Having several types of the same filter can also be a great solution. For example, If your tank is very large and wide, having multiple power filters can increase the water movement so that you don’t have corners going stagnant. If you have a tank with fish that are sensitive to a high water flow, such as fry, using multiple sponge filters can be a great way to increase the filtration without introducing any dangerous currents.
When to Limit Filtration
There are seldom any occasions where less filtration is better. In fact, it’s always better to over filter than not filter it at all. However, there are some situations where increased water flow can be problematic- and more filters do lead to increased water flow. There are some fish that struggle in strong currents, and would have a hard time swimming in a tank that had multiple strong filters. Shallow water fish- such as Bettas- are used to very still water and low current. They can be easily pushed around by strong filters, and can have difficulty swimming against the flow. This can lead to an exhausted and stressed fish- and open up the door to disease.
Smaller varieties of fish, like guppies or fry, can also have issues with strong filters. With smaller fish, there is an increased danger of them being sucked into the filter- leading to injury or worse. Of course, no fish should be without filtration, so in these instances it’s best to supply a gentle sponge filter. [amazon link=”B07234RMMT” link_title=”Sponge filters” /] will still provide adequate filtration, but eliminate the possibility of injury due to the outer sponge layer.
When it comes to aquarium plants, you should also take some time to consider the water flow. In saltwater reef tanks, a high flow is often necessary for live corals to grow because they evolved to thrive in the ocean waves. In these situations, a high flow filter (or multiple filters) can be an asset. However, for freshwater planted aquariums, there are some plants that have shallow root systems and can easily become uprooted if the water flow is too strong. You will have to take your plant goals into consideration when deciding the type of filtration system that will best suit your needs.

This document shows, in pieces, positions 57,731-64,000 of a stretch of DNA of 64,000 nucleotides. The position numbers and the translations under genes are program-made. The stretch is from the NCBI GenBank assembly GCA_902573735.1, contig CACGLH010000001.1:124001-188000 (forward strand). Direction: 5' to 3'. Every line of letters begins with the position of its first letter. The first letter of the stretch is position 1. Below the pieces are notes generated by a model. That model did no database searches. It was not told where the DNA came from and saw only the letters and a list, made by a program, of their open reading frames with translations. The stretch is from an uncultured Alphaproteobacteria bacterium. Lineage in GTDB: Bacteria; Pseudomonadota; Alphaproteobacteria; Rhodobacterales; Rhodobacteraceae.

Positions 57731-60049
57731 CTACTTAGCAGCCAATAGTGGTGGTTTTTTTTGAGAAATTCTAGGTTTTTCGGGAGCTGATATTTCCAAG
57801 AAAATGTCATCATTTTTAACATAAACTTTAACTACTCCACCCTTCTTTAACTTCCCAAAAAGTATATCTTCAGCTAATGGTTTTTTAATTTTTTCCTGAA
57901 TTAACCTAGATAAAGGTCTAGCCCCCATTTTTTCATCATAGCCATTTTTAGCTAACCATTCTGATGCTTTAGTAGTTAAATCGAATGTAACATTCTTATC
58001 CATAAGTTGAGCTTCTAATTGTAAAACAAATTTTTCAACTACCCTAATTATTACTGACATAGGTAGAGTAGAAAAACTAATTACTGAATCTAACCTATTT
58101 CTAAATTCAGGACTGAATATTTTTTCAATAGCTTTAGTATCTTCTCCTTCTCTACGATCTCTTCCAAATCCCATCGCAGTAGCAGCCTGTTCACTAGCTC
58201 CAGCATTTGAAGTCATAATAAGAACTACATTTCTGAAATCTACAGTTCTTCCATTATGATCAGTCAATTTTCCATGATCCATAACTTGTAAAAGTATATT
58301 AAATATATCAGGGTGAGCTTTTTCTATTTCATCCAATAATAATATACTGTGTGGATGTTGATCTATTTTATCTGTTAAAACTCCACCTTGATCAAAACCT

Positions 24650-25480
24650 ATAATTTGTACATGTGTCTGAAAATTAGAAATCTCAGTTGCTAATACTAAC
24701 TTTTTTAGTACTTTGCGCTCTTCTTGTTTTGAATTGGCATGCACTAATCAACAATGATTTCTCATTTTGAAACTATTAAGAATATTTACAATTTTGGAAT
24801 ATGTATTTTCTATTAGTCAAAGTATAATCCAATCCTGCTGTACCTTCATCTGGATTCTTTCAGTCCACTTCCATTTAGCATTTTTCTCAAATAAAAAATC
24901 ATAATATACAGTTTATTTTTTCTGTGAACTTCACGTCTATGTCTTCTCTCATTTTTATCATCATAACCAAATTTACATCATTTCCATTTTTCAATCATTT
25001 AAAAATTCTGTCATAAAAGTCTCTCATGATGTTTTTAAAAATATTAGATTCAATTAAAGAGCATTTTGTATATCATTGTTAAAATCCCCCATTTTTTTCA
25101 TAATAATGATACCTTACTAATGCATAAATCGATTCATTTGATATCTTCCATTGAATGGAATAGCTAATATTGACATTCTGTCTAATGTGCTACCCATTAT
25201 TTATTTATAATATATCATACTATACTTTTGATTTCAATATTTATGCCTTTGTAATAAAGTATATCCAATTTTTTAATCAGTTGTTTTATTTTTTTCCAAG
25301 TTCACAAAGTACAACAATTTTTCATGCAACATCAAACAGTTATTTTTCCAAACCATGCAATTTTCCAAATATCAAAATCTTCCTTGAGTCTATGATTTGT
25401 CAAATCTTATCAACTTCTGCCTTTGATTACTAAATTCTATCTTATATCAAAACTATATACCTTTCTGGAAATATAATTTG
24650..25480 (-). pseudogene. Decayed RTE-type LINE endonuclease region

Dangers of Aquarium Filters
In addition to making sure that your filter type is a good fit for your fish, you should also make sure that you have taken some precautions to ensure that your filters are safe for your fish. With any piece of equipment or foreign object that you’re placing in your tank, you need to ensure that it can’t harm your fish in any way. Items with sharp edges, pointed corners or strong currents can be potential hazards to susceptible fish and invertebrates.
When it comes to making sure a filter is safe for your fish, it might be best to steer clear of filters that are too strong for your tank. Fish whose features are more delicate, such as fish with trailing fins or slow swimmers, can be injured if they stray too close to an overpowered filter. If they aren’t strong enough to pull away from the current, they can get sucked into the filter intake- which can cause serious damage.
Conclusion: Can an Aquarium be Over-Filtered?
It’s pretty much impossible to over filter your tank. In fact, there are multiple benefits to be had from using multiple filters if you have a large tank. Using more than one filter can make repairs and cleaning easier on you and keep the natural balance of your water quality in check. You can also scale up the power of your filters if you would like, as long as you are careful not to overstock your tank to compensate for the extra filtration.
The number of fish you can sustain in your tank is decided by the volumes of your aquarium, not the power rating of your filtration system. There are many types of filters on the market, and you can even try different combinations of filters to find a setup that works for you.Although there is nothing wrong with over filtering your tank, you should take care to make sure you aren’t disturbing your fish with increased water flow.
There are some species of fish that can’t handle a strong current, and will not do well in a tank with multiple strong filters. While choosing a filter that is rated for a larger tank can have it’s benefits, it’s also important to remember that an overpowered filter might not always be the best fit for every fish. Small fish and slow swimmers can be easily sucked into the intake of a strong filter, which can lead to damage.